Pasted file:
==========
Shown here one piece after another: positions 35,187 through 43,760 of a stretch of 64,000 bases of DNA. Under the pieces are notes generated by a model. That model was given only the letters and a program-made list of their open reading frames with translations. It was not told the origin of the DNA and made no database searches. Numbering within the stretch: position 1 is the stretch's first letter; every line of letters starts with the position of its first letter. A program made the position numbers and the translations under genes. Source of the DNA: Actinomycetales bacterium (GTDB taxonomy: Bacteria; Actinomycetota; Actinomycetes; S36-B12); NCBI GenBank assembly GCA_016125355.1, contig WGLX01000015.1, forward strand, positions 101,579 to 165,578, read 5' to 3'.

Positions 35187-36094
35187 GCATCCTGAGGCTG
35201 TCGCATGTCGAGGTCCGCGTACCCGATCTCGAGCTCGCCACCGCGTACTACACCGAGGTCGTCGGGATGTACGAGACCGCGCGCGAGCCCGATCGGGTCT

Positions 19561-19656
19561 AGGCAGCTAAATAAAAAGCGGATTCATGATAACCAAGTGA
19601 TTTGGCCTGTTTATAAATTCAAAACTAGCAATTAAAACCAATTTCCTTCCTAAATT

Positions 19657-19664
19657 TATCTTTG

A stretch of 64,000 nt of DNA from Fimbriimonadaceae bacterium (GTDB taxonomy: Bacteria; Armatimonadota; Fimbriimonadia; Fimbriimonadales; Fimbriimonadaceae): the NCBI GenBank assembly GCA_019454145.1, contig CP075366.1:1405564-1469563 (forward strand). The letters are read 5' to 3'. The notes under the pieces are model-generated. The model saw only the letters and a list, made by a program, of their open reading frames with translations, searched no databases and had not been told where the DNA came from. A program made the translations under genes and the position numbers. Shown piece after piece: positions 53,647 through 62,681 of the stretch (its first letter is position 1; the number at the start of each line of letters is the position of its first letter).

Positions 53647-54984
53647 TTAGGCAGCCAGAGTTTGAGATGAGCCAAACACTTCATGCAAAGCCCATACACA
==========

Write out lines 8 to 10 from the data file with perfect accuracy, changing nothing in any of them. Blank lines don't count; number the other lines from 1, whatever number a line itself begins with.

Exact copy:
Positions 19657-19664
19657 TATCTTTG

A stretch of 64,000 nt of DNA from Fimbriimonadaceae bacterium (GTDB taxonomy: Bacteria; Armatimonadota; Fimbriimonadia; Fimbriimonadales; Fimbriimonadaceae): the NCBI GenBank assembly GCA_019454145.1, contig CP075366.1:1405564-1469563 (forward strand). The letters are read 5' to 3'. The notes under the pieces are model-generated. The model saw only the letters and a list, made by a program, of their open reading frames with translations, searched no databases and had not been told where the DNA came from. A program made the translations under genes and the position numbers. Shown piece after piece: positions 53,647 through 62,681 of the stretch (its first letter is position 1; the number at the start of each line of letters is the position of its first letter).